Titanium in other parts of the body, well known for its biocompatibility, was examined in an animal model for its use as an ossicular replacement material.
The biocompatibility of titanium was studied in the middle ear of rabbits using light and scanning electron microscopy. Titanium pins were placed as middle ear prostheses or as free implants and were examined after 28, 84, 168, and 336 days.
After 28 days, the prostheses were covered by regular mucosa. The free implants took up to 336 days to be totally epithelialized. There were no inflammatory cells observed on the surface of the material nor were unusual amounts of fibrous tissue seen. In addition, the titanium material exhibited an affinity toward bone.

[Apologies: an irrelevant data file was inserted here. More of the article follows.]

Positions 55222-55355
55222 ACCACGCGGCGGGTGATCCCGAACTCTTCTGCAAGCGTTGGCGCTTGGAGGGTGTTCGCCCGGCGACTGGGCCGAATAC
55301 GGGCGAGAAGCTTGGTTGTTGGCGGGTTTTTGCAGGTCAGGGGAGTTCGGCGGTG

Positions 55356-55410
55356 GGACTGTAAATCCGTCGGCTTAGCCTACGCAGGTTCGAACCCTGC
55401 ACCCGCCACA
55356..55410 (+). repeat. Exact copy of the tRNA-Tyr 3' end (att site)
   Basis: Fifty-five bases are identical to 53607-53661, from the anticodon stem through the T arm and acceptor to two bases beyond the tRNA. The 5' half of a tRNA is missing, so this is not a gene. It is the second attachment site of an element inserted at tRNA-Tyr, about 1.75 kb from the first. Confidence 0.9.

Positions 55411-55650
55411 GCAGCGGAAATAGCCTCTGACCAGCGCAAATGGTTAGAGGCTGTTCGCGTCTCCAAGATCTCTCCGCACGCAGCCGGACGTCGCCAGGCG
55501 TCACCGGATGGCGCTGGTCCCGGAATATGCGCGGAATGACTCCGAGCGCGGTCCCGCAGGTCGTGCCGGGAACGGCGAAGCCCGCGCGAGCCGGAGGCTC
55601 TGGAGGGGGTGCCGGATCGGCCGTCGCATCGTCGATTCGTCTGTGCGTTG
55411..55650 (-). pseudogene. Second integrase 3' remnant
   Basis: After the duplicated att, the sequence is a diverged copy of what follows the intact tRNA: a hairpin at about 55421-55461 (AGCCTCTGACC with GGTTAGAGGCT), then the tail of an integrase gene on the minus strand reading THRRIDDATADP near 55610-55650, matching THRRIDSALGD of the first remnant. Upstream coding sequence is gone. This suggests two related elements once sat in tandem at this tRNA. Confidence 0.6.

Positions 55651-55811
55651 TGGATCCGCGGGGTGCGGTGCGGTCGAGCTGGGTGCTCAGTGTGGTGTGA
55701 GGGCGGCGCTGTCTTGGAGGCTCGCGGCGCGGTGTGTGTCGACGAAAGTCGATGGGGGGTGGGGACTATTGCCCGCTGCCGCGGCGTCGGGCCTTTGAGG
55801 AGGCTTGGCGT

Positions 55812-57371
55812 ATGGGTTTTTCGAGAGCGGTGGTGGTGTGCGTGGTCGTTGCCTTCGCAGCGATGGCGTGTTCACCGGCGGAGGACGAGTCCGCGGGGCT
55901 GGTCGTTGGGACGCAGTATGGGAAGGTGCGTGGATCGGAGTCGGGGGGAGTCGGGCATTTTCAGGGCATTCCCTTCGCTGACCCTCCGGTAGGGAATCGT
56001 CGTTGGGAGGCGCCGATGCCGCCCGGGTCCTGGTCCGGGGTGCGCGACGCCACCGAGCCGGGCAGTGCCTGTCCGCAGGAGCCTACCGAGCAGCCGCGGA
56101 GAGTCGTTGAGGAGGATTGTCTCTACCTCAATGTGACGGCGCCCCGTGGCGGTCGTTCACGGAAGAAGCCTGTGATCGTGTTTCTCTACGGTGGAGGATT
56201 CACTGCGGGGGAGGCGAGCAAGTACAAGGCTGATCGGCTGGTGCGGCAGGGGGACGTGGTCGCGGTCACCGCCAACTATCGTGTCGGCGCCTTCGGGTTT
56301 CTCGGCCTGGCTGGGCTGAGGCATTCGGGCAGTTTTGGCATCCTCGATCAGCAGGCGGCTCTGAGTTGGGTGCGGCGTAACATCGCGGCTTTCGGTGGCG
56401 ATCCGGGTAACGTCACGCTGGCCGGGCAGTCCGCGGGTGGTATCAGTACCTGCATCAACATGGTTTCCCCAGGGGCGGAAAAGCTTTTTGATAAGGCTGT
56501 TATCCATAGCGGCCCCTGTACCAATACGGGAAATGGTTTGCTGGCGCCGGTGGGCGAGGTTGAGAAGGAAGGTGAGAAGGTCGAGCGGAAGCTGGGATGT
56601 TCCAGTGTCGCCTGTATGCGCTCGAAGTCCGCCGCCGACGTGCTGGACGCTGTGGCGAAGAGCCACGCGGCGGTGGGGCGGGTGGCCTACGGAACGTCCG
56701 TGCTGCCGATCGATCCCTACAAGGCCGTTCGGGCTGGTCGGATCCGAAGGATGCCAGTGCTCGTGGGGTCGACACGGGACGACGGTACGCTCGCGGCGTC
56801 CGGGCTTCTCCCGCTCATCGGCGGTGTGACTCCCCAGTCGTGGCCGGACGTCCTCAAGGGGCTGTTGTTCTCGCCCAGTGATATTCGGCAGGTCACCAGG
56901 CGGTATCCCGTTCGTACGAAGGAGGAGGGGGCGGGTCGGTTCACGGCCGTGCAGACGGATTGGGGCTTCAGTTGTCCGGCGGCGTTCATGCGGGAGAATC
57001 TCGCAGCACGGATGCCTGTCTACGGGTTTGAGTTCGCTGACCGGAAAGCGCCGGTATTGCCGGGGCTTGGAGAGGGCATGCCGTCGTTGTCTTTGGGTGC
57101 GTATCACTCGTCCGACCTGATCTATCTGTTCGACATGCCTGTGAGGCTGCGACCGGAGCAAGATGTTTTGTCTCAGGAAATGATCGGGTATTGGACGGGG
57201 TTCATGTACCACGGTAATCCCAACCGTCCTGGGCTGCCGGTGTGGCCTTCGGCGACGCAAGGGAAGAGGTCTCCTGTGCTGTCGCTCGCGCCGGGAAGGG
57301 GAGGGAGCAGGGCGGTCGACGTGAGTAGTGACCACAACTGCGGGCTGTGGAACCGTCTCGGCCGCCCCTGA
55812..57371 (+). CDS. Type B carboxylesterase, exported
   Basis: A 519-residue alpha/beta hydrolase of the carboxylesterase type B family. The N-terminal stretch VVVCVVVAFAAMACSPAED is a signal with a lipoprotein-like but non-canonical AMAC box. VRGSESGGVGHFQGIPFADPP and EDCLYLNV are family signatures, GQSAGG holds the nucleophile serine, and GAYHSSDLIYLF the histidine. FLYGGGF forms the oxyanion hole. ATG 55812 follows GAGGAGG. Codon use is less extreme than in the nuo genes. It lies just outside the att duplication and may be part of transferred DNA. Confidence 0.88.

The results of this animal experiment indicate that titanium is a useful material for ossicular replacement prostheses.
© 1998, The American Journal of Otology, Inc.